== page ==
Hey there Angry Trainer,
A trainer at my gym is a big believer in exercise stability balls and says all the exercises that I used to perform on a bench (flyes, presses, pullovers, etc) I should now be doing using a ball.
I must admit I’ve always been a little skeptical about using an exercise ball and when I’ve tried one I find I can only lift a fraction of the weight I’m used to.
I wondered what your thoughts were regarding stability balls and how you like to use them. Can I still build muscle using less weight? And when are using them NOT appropriate?
Hey Toby, good question.
Performing various exercises on Swiss or Stability balls is a great addition to your training, but I wouldn’t suggest that all of your training be done in that fashion. Using exercise balls are great for enhancing stability, focus and coordination. Their use requires more brainpower, as there is a lot more for you to control. Think of it this way – when performing dumbbell bench presses on a ball versus a traditional flat bench, you have to engage your glutes to maintain a bridge and keep yourself from falling over; either side-to-side or front to back. Training on a ball fires off a lot of intrinsic and stability type muscle structures that generally get skipped over in more traditional settings. What this means for you is eliminating weak links, and better neural efficiency (a big word for your brain being able to better multi task)
You may have to use lighter weights initially, because those weaker structures I was just mentioning can’t support the same load of the bigger muscles that are used primarily in your current routine. But don’t worry, stick with ball training and you’ll eventually get to almost the same, if not even more weight than what you’re used to using. And also remember that the amount of weight you lift isn’t an indicator of your fitness, or how hard your workout is. So focus on form, feeling the movement, how you lift the weight, not how much.
Here’s the really cool part, and its validity is a topic of discussion amongst many trainers. By training in fashions that challenge your balance and stability I believe it makes you even stronger than you were before in terms of your basic movements. It makes complete sense to me that if your brain can better focus on very challenging exercises, that when some of the challenge is taken away (as in a traditional dumbbell bench press) than your stronger drive will now be able to handle a greater load. I can tell you that in my experience the balance, stability and functional training that I use has absolutely made me stronger and more fit in my traditional weightlifting exercises. And when I see new exercises that I’ve never done before, I pick them up almost immediately. This again I believe is a result of my body being fine tuned from all the crazy things I put it through and challenge it with.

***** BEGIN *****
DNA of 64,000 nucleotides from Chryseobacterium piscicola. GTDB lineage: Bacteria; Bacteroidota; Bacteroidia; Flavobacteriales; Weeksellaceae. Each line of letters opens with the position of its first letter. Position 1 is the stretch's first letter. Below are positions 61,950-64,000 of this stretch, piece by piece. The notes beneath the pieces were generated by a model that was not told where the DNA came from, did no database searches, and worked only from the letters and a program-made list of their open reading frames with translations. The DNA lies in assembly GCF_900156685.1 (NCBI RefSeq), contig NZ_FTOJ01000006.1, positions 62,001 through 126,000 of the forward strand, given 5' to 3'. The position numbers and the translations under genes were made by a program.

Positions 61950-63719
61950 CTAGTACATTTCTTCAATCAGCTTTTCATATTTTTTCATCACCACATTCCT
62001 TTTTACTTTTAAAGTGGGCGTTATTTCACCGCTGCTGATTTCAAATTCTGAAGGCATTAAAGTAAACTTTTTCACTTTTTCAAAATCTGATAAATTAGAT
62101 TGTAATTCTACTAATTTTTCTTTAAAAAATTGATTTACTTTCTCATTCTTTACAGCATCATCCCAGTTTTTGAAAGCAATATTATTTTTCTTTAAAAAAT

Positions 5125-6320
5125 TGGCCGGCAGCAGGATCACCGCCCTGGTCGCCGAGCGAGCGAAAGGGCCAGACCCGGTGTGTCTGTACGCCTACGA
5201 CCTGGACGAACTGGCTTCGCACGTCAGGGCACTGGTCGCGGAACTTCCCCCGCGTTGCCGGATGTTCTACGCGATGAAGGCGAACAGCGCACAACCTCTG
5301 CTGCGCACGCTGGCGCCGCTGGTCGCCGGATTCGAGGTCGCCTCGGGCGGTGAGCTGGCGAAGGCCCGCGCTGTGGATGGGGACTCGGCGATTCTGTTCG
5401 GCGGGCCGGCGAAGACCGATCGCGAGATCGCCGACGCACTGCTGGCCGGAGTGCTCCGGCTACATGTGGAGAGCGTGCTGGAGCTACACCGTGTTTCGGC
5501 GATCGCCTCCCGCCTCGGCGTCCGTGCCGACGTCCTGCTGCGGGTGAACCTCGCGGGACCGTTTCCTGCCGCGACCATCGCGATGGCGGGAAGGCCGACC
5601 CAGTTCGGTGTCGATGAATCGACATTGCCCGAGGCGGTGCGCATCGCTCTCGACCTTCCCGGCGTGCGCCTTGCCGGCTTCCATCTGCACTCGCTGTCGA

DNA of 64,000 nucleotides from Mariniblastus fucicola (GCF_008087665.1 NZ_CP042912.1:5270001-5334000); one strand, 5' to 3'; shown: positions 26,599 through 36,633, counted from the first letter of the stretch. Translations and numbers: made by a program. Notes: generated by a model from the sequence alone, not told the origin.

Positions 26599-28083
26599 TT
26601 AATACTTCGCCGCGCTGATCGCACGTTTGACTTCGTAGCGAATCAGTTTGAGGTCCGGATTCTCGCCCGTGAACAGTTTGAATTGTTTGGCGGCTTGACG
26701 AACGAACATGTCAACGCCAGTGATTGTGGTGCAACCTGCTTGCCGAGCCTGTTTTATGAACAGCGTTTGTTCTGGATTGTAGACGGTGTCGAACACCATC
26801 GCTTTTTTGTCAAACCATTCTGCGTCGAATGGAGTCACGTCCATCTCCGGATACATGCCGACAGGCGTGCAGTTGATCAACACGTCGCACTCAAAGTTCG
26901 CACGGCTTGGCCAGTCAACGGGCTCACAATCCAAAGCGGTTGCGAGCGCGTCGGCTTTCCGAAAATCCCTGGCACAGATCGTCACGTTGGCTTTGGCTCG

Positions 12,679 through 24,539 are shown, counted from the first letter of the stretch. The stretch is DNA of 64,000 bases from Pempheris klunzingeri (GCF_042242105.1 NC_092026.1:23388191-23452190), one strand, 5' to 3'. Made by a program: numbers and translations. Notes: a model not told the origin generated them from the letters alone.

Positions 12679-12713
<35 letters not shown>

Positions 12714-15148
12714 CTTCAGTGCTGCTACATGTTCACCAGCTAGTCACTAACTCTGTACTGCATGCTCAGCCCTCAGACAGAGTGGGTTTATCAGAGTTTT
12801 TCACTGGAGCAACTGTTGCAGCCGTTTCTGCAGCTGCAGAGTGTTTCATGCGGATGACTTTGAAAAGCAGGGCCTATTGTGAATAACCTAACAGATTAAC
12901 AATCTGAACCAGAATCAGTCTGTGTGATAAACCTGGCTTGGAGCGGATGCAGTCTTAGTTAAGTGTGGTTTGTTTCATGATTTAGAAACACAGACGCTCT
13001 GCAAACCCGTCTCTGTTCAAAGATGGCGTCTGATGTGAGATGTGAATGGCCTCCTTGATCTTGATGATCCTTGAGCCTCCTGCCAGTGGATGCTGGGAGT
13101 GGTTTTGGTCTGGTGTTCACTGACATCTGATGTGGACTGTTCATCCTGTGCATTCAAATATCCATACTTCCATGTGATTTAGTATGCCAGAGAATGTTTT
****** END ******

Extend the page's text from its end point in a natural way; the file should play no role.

To start, I suggest that you incorporate ball training a couple of days per week, or as part of your existing exercise program. Perhaps you can throw in a few sets at the end of each workout, or actually start it off with ball work and then move to the less challenging, more stable movements. There are also complete ball routines, and if you go to www.Performbetter.com you’ll find many DVD’s on ball only training and some exercises you’d never think of. There’s a whole world of fitness wrapped up in Swiss Balls, try it out and let me know how it goes!
And if any of you out there would like to book a more in-depth consultation with me – just drop me a line via the How To Book button in the sidebar.
And if you have a question – please just click here. I’d love to help you!
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